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Bouncing Ball Problem - 2 Dimensional Challenge Lab

  1. Sep 25, 2011 #1
    1. The problem statement, all variables and given/known data
    The object of the lab is to find the diameter of the bouncing ball shown in the pdf attached. We are working with Logger Pro. The only 2 pieces of information that we have is that the ball is on the surface of the earth, where Ay=-9.81 m/s2, and that the frames are 0.05 seconds apart. This does not seem like anywhere enough information to go on, since that is all the information.


    2. Relevant equations
    I do not know where to begin this problem. I'm not sure how I could get to the end.


    3. The attempt at a solution
    I've tried to reason this out, but I do not see a way that, from this little info, we can achieve the diameter of the ball. Though I could track the ball on Logger Pro, and make a graph of its path, I do not see how this will do me any good.

    I do apologize for the lack of work, but I am truly stumped and lost on how to even begin on this problem. I suppose that's why my teacher called it a "challenge" lab.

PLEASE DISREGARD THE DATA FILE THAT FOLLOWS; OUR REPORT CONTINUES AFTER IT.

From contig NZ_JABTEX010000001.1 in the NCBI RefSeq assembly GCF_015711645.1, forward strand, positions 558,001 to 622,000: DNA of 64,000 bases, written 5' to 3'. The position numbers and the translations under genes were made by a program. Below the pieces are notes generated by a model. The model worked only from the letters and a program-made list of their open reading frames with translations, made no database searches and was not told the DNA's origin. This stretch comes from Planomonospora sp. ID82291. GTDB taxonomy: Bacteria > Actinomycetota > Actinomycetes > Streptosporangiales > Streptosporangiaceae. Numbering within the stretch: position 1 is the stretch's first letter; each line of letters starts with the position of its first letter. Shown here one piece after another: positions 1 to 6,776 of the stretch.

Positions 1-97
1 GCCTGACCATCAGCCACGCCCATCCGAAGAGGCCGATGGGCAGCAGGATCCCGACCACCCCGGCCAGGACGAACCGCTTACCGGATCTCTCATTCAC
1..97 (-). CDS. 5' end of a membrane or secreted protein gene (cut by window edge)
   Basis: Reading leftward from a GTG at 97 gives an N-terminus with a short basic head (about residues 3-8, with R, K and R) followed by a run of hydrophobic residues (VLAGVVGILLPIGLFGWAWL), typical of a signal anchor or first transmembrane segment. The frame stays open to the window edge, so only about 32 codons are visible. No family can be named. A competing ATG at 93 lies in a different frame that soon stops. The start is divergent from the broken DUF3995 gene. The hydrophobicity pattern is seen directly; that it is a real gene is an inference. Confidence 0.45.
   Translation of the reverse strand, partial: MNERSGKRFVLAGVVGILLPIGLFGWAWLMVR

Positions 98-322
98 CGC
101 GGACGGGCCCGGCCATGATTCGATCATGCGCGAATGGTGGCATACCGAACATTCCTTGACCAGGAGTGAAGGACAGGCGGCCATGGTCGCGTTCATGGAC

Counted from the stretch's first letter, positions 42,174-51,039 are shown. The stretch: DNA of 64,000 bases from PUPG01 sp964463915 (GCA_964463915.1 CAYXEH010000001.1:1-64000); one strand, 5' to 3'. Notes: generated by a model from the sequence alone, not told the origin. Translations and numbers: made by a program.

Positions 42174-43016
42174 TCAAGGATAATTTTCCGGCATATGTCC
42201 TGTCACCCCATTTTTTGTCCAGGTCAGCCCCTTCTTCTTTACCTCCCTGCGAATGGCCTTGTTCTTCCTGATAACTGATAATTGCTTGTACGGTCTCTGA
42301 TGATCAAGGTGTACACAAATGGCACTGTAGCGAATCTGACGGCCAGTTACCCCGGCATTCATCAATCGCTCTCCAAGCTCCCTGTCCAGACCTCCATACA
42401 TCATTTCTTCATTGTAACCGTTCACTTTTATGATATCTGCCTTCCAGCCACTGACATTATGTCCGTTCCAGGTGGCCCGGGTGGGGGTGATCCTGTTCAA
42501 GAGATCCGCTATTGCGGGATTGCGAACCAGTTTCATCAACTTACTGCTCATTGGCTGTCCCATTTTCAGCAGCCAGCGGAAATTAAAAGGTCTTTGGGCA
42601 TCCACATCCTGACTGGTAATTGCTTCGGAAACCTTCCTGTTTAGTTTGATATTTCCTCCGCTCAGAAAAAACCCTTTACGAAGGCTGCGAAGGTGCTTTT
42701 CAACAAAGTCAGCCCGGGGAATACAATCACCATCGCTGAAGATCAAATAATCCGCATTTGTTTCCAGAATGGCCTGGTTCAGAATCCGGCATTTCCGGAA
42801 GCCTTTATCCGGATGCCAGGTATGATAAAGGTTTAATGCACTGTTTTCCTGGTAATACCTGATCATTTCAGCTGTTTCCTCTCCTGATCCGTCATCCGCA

Attached Files:

    Last edited: Sep 25, 2011
  2. jcsd
  3. Sep 25, 2011 #2
    Hello jambobambo,

    This is an interesting problem. You stated the ball was on the surface of the earth. Does that mean that this simulation accounts for friction?

    -Eric
     
  4. Sep 25, 2011 #3
    He did not mention it, so I am assuming that, as usual, we are ignoring the friction. I think that he would have specified it if we were not.
     
  5. Sep 25, 2011 #4
    What you have to do is to find a distance scale for the pdf you've attached. If you know how long a unit length of your pdf is in the real world, you can measure the diameter of the ball in the pdf, and convert it to a real world length.
     
  6. Sep 25, 2011 #5
    This is true, but is there a way to find the scale factor from only the pdf? This is a quote from my instructor:
    "At first glance, it will seem as if insufficient information is given, as the scale of the video is not given and the surface on which the ball bounces cannot be seen. "
    I agree this is probably one of the keys, but finding a scale factor with only the pdf eludes me.
     
  7. Sep 25, 2011 #6
    Consider the fact that, neglecting air friction, any object in free fall falls under gravitational acceleration.
     
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